Pantropy during the early stages of terraforming, then it just sticks.
"As of 1 December 2022, there are 5,284 confirmed exoplanets in 3,899 planetary systems, with 847 systems having more than one planet."
Presumably humans would start colonizing "first-generation" worlds that are both relatively nearby (relatively easy to travel to) and easy to transform (and not already filled with alien species). Once those are occupied (by Earthlings or alien species), humans would start colonizing worlds that are more distant or more difficult to transform or both.
As o.m. suggested,
Say you have a world that should be shirtsleeve-habitable for
unmodified humans in just, oh, three or four centuries. So the
colonists alter their offspring to meet the terraforming project
halfway. A modified colonist will be able to survive outside in a
century or so. Much better for their mental health that they could go
out, in case a seal breaks. And by the time a baseline human could
survive outside, will the colonists change back? (Various writers have
expounded on how supposedly the first generation builds things, the
second maintains them, and the third lets maintenance slide. So it is
a bad idea to rely on domed cities for centuries.)
Let us assume that most planetary-mass objects under consideration for terraforming are on a linear spectrum of high-gravity world, therefore dense atmosphere, therefore high oxygen on one end, vs. low-gravity, therefore low oxygen at the other end, with Earth at 21% oxygen somewhere in the middle. (I feel this is plausible enough and useful for plot reasons, although there are likely many other variables that can't be condensed down into a single linear spectrum).
Assuming space travel is reasonably easy
(especially if the more extremely modified colonists can't survive in conditions that are shirtsleeve-habitable for unmodified humans),
after the first "generation" of worlds are completely terraformed (or perhaps 50% terraformed),
and colonists begin to be selected to send to the second "generation" of worlds to be terraformed,
it seems likely that second-generation low-oxygen worlds will have more volunteers from low-oxygen first-generation worlds, and second-generation high-oxygen worlds will have more volunteers from high-oxygen first-generation worlds.
Even if space travel is difficult,
the genetic engineering will probably be easier / more successful starting from the descendants of already-modified colonists and making smaller tweaks, rather than starting from scratch from baseline humans every time.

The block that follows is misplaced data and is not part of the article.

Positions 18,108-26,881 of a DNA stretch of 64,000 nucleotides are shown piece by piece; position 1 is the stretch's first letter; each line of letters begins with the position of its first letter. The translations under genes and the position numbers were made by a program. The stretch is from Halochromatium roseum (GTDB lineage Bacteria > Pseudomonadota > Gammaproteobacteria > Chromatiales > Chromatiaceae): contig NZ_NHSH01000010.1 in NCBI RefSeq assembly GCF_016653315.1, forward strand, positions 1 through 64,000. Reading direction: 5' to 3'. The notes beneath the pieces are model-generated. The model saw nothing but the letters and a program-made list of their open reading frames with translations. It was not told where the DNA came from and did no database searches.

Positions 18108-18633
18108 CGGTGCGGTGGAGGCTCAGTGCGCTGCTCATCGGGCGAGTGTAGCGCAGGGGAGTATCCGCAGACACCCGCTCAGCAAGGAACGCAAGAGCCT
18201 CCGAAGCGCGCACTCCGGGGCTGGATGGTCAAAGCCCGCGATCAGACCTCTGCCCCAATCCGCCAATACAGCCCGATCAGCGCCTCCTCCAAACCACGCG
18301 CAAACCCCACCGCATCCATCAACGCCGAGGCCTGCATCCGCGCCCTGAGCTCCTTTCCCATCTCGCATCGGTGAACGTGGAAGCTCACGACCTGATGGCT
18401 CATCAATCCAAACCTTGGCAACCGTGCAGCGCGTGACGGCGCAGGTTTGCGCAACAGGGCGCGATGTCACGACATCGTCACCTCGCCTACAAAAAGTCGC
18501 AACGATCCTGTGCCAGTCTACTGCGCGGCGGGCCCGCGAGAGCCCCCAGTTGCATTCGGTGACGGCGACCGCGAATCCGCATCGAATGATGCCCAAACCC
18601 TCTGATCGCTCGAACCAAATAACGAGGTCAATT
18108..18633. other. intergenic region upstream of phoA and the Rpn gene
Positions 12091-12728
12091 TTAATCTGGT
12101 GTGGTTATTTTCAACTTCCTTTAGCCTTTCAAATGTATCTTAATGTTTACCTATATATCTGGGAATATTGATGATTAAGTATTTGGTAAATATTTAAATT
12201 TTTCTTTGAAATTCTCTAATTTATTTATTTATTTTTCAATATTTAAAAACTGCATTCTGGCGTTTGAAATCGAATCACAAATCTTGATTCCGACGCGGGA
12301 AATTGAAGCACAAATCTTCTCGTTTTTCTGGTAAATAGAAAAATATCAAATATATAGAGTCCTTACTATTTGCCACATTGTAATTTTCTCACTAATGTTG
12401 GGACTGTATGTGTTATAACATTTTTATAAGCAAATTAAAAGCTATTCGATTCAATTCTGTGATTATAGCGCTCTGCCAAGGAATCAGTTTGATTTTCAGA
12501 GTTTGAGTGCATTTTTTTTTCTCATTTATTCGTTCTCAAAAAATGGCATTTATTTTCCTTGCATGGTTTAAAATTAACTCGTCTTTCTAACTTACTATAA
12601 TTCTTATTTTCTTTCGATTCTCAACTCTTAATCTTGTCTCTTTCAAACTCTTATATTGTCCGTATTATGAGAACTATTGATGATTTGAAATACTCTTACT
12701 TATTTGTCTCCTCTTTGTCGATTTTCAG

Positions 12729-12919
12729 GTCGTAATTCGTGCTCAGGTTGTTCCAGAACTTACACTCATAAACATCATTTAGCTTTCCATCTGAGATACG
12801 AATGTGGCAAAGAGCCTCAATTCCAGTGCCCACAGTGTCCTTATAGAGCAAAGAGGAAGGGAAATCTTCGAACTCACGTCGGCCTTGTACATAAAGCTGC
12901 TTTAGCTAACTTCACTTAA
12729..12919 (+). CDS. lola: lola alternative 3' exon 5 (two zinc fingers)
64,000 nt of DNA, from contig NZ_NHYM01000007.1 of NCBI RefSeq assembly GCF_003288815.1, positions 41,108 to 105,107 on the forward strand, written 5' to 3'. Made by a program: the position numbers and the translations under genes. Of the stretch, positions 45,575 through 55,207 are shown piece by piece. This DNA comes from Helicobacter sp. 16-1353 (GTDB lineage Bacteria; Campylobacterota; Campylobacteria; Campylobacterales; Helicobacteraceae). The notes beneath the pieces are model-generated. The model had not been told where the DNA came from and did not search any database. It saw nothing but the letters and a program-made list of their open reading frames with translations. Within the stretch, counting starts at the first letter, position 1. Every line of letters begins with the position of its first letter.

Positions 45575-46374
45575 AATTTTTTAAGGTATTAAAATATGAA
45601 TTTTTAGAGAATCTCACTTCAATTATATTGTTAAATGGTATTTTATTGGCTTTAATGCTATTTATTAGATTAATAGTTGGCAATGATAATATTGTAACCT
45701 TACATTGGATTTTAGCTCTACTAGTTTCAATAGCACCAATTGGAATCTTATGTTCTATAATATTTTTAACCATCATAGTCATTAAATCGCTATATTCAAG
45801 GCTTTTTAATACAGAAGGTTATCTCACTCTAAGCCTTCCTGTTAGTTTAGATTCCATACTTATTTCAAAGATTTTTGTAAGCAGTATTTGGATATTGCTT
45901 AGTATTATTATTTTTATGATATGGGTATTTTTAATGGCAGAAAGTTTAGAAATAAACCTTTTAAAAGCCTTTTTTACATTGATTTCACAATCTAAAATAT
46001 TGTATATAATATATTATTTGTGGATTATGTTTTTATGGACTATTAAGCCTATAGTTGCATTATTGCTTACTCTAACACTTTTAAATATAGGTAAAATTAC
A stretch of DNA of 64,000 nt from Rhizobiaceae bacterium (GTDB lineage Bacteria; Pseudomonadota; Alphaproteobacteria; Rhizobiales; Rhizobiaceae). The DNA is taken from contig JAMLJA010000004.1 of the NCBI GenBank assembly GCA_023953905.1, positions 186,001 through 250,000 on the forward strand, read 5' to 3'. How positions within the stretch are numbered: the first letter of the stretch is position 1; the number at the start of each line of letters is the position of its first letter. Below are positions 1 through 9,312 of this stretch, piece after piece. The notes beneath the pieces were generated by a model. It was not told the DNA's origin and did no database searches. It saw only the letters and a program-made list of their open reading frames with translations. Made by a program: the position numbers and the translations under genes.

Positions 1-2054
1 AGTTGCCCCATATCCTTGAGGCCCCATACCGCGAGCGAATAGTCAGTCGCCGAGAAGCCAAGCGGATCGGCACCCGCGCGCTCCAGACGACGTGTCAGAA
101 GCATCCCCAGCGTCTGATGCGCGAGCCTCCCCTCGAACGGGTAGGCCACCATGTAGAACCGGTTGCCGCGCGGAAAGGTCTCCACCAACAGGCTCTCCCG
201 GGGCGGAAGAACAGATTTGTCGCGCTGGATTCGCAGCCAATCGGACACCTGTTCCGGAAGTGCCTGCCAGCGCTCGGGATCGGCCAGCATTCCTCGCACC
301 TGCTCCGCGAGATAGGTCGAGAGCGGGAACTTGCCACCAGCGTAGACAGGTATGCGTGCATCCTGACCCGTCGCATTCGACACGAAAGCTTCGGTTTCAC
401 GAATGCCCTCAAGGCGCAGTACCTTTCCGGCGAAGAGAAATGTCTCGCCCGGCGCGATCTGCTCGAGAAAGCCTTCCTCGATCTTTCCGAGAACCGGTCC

If space travel is very easy,
some colonists modified to thrive in, say, 15% oxygen levels
may decide to travel for the first half of their lifespan, helping terraform even lower-oxygen planets
(where they only need the equivalent of scuba gear to work outside, rather than the bulky spacesuits required by baseline humans or colonists modified to thrive at 50% oxygen),
then later "retire" on some currently-near-15% oxygen world that is shirtsleeve-habitable to them (or will reach 15% oxygen / shirtsleeve-habitable in a few years).
After a few "terraforming generations" (likely each one several human generations), there will be a spectrum of modified humans.
Also, at any one time there will be a spectrum of worlds inhabited by human descendents:
- worlds slightly past the ends of the spectrum of "shirtsleeve-habitable" by any human descendent that are being actively terraformed to bring into the modified-colonist range;
- worlds that are technically inside that spectrum, but are still being actively terraformed because it is still "relatively easy" and would allow a greater variety of plants and animals to grow;
- worlds that for a variety of reasons are not currently actively being terraformed, but are currently inside that spectrum (possibly because of terraforming activity in the past that was halted before it became habitable by baseline humans).
(this builds on o.m.'s answer).